As states face more severe and frequent threats to energy systems — including storms, natural disasters, physical attacks, and cybersecurity threats — it is important that government officials are prepared to respond to emergencies and coordinate energy restoration. Ensuring that our nation’s critical infrastructure is resilient against physical and cybersecurity threats is a top priority for the Department of Energy (DOE), and we are committed to working closely with Federal, state, and industry partners to do so.

DOE’s Office of Cybersecurity, Energy Security, and Emergency Response (CESER) and the State, Local, Tribal, and Territorial (SLTT) team works regularly with DOE partners and stakeholders to not only prepare them to face such threats, but to build relationships and connections that strengthen our overall security and resilience posture. In April, SLTT spearheaded CESER’s involvement in two such events that promoted these efforts, underscoring the heart of restoration activities: close partnership and collaboration.

From March 14 – 16, the National Governors Association (NGA), the National Association of Regulatory Utility Commissioners (NARUC), and CESER came together to host a three-day training to help state leaders prepare for a major energy emergency. The training shared knowledge and tools that officials need to coordinate with federal, local, and energy sector partners; communicate with their constituents; and guide their states through recovery and restoration after a disaster. In addition to state officials with vital roles in energy emergency responses, the trainings brought together public utility commission staff, energy management agency staff, and governors’ advisors from over 25 states.

This event was an example of how CESER brings these various groups together to take a holistic look at emergency response. Multiple CESER staff spoke to the attendees about topics such as threat monitoring and analysis, information sharing, and crisis communications, sharing best practices and highlighting DOE’s role in supporting our state and local government agencies. There was plenty of time for questions, discussion, and cross-collaboration between groups that don’t often have the opportunity to meet at such an in-depth level.

A few weeks later, on April 4 – 6, the National Association of State Energy Officials (NASEO), the Kentucky Office of Energy Policy, and CESER hosted an in-person bootcamp in Louisville, Kentucky. The purpose of the bootcamp was to enhance State Energy Security Planners’ and Energy Emergency Responders’ ability to prepare for and respond to energy disruptions, and to facilitate intrastate and regional coordination and planning for energy security.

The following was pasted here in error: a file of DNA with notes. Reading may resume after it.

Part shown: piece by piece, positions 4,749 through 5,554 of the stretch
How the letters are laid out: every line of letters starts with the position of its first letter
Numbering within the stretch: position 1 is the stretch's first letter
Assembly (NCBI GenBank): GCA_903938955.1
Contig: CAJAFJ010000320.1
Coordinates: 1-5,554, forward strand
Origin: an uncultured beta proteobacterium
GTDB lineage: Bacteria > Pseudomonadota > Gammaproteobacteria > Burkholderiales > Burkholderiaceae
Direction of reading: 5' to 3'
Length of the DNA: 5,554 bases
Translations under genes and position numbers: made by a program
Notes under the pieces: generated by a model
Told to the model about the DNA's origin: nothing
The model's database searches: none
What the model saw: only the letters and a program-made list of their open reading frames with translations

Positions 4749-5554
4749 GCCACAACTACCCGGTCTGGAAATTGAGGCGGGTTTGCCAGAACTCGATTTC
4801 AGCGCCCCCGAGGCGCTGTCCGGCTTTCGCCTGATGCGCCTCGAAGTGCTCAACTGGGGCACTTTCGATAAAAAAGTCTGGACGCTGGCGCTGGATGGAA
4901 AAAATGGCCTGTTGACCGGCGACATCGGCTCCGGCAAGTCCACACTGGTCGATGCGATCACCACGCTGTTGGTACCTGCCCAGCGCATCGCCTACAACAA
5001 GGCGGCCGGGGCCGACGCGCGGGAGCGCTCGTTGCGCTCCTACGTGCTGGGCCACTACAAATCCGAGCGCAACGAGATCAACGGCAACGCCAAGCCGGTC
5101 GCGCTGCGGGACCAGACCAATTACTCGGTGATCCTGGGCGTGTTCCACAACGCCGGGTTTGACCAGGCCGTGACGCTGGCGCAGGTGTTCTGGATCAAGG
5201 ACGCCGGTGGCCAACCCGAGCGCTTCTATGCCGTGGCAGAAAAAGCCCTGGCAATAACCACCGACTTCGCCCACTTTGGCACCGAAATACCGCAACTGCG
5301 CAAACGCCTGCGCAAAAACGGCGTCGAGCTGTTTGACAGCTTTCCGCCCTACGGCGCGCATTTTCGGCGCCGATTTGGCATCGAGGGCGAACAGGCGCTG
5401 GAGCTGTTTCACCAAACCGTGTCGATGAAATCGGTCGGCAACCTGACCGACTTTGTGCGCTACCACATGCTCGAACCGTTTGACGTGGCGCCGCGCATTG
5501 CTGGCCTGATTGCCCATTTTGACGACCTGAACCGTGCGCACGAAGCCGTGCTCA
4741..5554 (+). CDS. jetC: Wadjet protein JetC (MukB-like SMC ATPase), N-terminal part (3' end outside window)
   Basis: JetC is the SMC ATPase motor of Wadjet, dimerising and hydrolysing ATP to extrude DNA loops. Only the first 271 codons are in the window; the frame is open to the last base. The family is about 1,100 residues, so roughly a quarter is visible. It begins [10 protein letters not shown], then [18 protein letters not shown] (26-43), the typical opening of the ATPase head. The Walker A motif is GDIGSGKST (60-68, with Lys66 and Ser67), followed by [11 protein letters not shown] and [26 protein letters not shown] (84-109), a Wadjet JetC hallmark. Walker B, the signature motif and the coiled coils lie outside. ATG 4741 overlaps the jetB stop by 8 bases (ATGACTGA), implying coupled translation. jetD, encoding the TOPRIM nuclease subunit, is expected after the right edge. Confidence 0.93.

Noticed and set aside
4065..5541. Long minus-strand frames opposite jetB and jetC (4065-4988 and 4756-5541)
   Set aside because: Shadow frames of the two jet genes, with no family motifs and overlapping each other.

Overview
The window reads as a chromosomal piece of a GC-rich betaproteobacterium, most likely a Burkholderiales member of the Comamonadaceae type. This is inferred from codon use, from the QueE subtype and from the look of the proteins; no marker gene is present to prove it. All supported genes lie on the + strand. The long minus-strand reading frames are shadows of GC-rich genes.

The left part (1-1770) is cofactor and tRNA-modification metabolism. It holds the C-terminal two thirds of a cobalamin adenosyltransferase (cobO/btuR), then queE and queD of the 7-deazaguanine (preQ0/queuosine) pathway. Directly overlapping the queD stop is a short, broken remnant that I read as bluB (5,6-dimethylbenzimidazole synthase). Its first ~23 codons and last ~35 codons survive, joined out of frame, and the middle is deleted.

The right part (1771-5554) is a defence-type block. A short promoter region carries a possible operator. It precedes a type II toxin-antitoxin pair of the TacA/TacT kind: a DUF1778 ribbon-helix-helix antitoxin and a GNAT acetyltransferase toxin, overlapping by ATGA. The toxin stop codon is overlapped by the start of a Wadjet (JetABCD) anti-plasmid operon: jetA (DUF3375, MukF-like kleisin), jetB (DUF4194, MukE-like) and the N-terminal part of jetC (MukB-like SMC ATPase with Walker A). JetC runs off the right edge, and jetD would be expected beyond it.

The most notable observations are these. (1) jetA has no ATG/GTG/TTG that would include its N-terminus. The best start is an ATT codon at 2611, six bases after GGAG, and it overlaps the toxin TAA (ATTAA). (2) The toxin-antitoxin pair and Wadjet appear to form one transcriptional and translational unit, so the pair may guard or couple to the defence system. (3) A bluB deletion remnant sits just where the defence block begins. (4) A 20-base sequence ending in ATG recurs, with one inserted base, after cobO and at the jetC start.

Through educational sessions and interactive breakouts, the bootcamp aimed to develop and strengthen energy security coordination, and familiarize the attendees with the methods, tools, and resources available in state energy security planning. This event gave CESER the valuable opportunity to hear from state officials responsible for energy security planning on the challenges they face, best practices they rely on, and specific ideas on how DOE can better support their planning efforts.

“Coordination across state agencies with energy and emergency responsibilities is absolutely crucial, and we need support across all levels of government to make it happen efficiently,” said SLTT Manager Lead Brandi Martin. “Events like these showcase the value of bringing together cross-agency stakeholders in the energy sector.”

Preparing for emergencies and disruptions to our country’s energy systems requires effort and collaboration across all levels of government and industry. By building relationships—both within and between the public and private sectors—formalizing information sharing processes, understanding threats, and participating in preparedness exercises, we can mitigate the risks we face and help to ensure that our nation remains safe, secure, and running at full power every day.

To learn more about best practices for state emergency management agencies and energy offices seeking to do integrated all-hazards planning, check out this new primer from the National Emergency Management Association, a valued partner of CESER.